The World's First Nuclear-Powered Ships: A Historical Overview

The development of nuclear-powered ships has been a major milestone in the history of naval engineering. From the world's first nuclear-powered surface vessel, the Lenin icebreaker, to the USS Nautilus, the world's first nuclear submarine, and the N. S. Savannah, one of four nuclear-powered cargo ships ever built, these vessels have revolutionized the way ships are powered and operated.

The Lenin icebreaker was put into service in 1959 and remained in service for 30 years until 1989. With an aerodynamic appearance that made it look more like a luxury yacht than a cargo ship, the N. Savannah was in service between 1962 and 1972. Nuclear power promised to make cargo and cruise ships more economical, reliable and faster by harnessing the power of nuclear energy, which would also allow ships to travel for years without refueling, increasing their flexibility and operational duration. The USS Nautilus, the world's first nuclear submarine, was commissioned by the United States in 1954. Much larger than the diesel-electric submarines that preceded it, the Nautilus extended 319 feet and displaced 3,180 tons. It could remain submerged for almost unlimited periods because its atomic engine needed no air and only needed a very small amount of nuclear fuel.

The uranium-powered nuclear reactor produced steam that powered the propulsion turbines, allowing the Nautilus to travel underwater at speeds greater than 20 knots. Currently, worldwide there are 437 nuclear power reactors in operation, 25 reactors under construction and 79 reactors ordered or planned worldwide. In 1955, President Dwight Eisenhower proposed building a nuclear-powered merchant ship as a showcase for his Atoms for Peace initiative. Russia built 248 nuclear submarines and five surface naval vessels powered by 468 reactors between 1950 and 2003. Regarded as a fanatic by his detractors, Admiral Hyman G. Rickover managed to develop and deliver the world's first nuclear submarine years ahead of schedule.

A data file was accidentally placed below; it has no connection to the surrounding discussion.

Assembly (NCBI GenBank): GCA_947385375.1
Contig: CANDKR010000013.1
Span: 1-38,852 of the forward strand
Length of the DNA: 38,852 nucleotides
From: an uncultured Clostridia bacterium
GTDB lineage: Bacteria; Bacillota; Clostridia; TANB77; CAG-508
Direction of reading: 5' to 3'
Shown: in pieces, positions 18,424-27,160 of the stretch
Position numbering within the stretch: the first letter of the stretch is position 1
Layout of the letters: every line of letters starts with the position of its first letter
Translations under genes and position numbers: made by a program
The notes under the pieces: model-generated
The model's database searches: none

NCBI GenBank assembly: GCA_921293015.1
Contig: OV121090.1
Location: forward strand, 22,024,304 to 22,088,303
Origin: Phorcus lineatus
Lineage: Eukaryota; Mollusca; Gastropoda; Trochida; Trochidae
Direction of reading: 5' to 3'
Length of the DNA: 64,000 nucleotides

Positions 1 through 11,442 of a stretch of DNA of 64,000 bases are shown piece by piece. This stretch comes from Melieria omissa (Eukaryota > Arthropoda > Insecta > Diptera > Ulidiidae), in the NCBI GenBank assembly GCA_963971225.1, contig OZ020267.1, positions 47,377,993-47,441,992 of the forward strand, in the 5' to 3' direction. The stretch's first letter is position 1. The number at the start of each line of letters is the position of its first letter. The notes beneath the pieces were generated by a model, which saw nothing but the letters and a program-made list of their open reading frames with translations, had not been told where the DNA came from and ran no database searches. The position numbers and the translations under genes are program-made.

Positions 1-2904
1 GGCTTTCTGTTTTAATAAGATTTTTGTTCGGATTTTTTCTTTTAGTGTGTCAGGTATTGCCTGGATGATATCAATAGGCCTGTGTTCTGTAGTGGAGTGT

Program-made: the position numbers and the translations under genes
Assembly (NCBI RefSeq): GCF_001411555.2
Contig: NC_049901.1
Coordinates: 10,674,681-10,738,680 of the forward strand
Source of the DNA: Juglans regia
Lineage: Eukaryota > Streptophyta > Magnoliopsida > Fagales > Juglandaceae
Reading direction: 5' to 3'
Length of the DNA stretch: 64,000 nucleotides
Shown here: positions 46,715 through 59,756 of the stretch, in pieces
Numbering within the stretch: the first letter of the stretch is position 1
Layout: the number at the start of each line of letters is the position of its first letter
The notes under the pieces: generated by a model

The dismantling of nuclear-powered submarines has become an important task for both the United States and Russia. Naval Nuclear Energy Training Command in Goose Creek, South Carolina trains current nuclear operators. The development of nuclear propulsion marked the transition of submarines from slow underwater vessels to warships capable of withstanding between 20 and 25 knots submerged for months. The largest Russian icebreakers use two KLT-40 nuclear reactors each with 241 or 274 fuel assemblies with 30% to 40% enriched fuel and a refueling interval of 3 to 4 years. The general idea of nuclear ships was that they would not have to make regular stops to get fuel like conventional ships, so they were only limited by the supplies and strength of the crew. This involved a change to a non-union crew, which became a persistent problem in the staffing of the proposed future nuclear ships.

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